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A student’s guide to Bitcoin: to buy or not to buy?

Following a surge in Bitcoin investors and global popularity, Ned Piggott breaks down cryptocurrency with a student’s guide to Bitcoin.

By Ned Piggott, Second Year, Ancient History

Following a surge in Bitcoin investors and global popularity, Ned Piggott breaks down cryptocurrency with a student’s guide to Bitcoin.

A lot of students have never heard of Bitcoin, but can it be a quick way to make money without having to leave your bedroom? Sat in bed with a warm tea and a pack of digestives one afternoon as per Boris’s instructions, I went down the Bitcoin rabbit hole. Looking at its increase in price, I almost choked on my tea. If I had invested £100 exactly one year ago, I would have made £391 in profit today.

One student at the University of Bristol revealed that they had made a profit of almost £40,000, having invested £200 in 2015. Scan the dinosaur QR code below with your phone to see how much you could have made by investing in Bitcoin at various times.

So, what is Bitcoin?

Launched in 2009, Bitcoin is the oldest and most popular cryptocurrency, which just means a form of electronic cash. It uses a new kind of technology called the blockchain so that it can be exchanged without the need for intermediaries like banks to verify exchanges.

Bitcoins, essentially computer files, can be stored on digital wallets on a phone or computer, and there will only ever be 21 million bitcoins created. These means that as time goes on, they become more valuable.

Essentially, bitcoin has two potential uses: as a store of value, like a digital gold, or as a currency. Like a cake, bitcoin can be split up into smaller bits, the smallest being a Satoshi, which is one millionth of a single bitcoin. At the time of writing, the market cap (total value of all bitcoins) is over 1 trillion dollars, which exceeds the money supply of Russia’s entire ruble currency.

There will only ever be 21 million bitcoins so as time goes on, they become more valuable

What are the risks?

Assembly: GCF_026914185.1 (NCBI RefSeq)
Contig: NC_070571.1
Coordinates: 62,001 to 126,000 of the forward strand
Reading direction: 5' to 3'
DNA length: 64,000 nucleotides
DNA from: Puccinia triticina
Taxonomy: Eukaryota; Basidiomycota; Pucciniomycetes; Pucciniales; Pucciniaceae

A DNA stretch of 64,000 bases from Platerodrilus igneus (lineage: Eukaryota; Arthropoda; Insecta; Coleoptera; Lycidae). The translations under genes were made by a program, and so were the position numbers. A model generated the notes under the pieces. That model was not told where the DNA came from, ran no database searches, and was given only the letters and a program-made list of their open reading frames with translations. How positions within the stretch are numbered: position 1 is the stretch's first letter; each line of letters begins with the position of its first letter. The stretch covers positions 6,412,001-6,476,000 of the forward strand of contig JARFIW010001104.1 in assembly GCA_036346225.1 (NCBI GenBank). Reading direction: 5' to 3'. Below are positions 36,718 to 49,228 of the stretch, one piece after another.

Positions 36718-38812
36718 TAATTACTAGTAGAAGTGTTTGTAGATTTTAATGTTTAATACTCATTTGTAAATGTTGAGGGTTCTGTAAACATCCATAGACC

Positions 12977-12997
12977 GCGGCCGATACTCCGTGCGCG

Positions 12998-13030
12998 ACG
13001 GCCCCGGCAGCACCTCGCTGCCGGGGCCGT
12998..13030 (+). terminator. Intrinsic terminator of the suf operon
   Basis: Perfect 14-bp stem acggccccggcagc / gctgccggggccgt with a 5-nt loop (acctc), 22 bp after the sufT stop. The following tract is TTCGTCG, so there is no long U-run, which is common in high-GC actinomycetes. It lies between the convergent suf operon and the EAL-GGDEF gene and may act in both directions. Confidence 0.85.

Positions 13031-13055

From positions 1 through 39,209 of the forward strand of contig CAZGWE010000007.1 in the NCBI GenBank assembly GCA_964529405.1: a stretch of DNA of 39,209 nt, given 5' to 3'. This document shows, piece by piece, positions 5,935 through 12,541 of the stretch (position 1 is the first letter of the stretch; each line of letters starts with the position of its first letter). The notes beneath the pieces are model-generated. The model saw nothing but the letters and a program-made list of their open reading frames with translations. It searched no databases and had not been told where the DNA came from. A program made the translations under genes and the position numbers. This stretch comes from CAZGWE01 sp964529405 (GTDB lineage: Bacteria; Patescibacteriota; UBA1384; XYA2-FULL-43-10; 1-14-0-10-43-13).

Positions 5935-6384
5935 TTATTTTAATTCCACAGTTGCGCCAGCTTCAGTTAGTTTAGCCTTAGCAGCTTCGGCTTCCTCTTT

A common strategy for Bitcoin investors is to buy when the price is low and ‘hodl’ (hold) until it is worth more in the long term after several years, holding on to it even through bad days. It is important to keep in mind that being human, we can never know when the best time to buy or sell is, and Bitcoin is known to be incredibly volatile.

When interviewing a student at the University of Bristol about their preconceptions of cryptocurrency, they noted that: ‘I had heard of Bitcoin in the news, and the media presented it as very scary and unstable, but so are a lot of other investments in the stock market.’

Other possible risks to consider are:

· Security risks such as hacking bitcoin exchanges (bitcoin itself is almost impossible to hack, but not the websites it is bought on.)

· Fraud risks such as email scams.

· Storage risks. This could include forgetting your password or losing the item you store bitcoin on, such as a USB drive.

· The rise and the fall. As with any investment, if it goes shooting up, it can come crashing down.

Bitcoin itself is almost impossible to hack | Epigram / Sarah Dalton

Separating the bullish from the bearish

To be bullish about a stock means that you expect prices to rise, while being bearish means you expect prices to recede. The battle between the bullish and the bearish is ongoing.

The Winklevoss twins, known for their early involvement in Facebook, are big proponents of Bitcoin. In August 2020, Tyler Winklevoss wrote the article ‘The Case for $500k Bitcoin’, based largely on the logic that Bitcoin had begun to eat away at gold’s dominance as a long-term store of value.

With cash continuing to flow out of the gold market and into Bitcoin, this prediction is currently looking sound.

[Bitcoin] has the potential to rapidly shake up not just the investing world, but the way we pay for things too

On the other hand, Mark Frauenfelder experienced the worst case of ‘I forgot my password’ that I have ever heard of.  After having invested $100 in 2016, Frauenfelder forgot his pin and password, which eventually cost him $30,000. Big mistake.

The boss of JP Morgan Financial services, Jamie Dimon, said in 2017 that Bitcoin was a fraud, and would ultimately be only fit for use by repressed North Koreans and drug lords. However, in 2018 he relented and admitted that he’d helped his daughter to buy two bitcoins.

So, should students buy bitcoin?

I am personally not going to buy bitcoin right now because I hope that its price will decrease soon so that I can put a small amount of money in that it wouldn’t hurt to lose. Regardless of what people on Reddit forums might predict about Bitcoin ‘shooting for the moon’, I think it is best not to ‘yeet my student loan onto the stock market because YOLO.’  

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However, no matter what you choose to do, I highly recommend doing some research into this new technology and keeping it in your peripheral vision. It has the potential to rapidly shake up not just the investing world, but the way we pay for things too.

Featured Image: Epigram / Sarah Dalton

Have you ever considered investing into Bitcoin?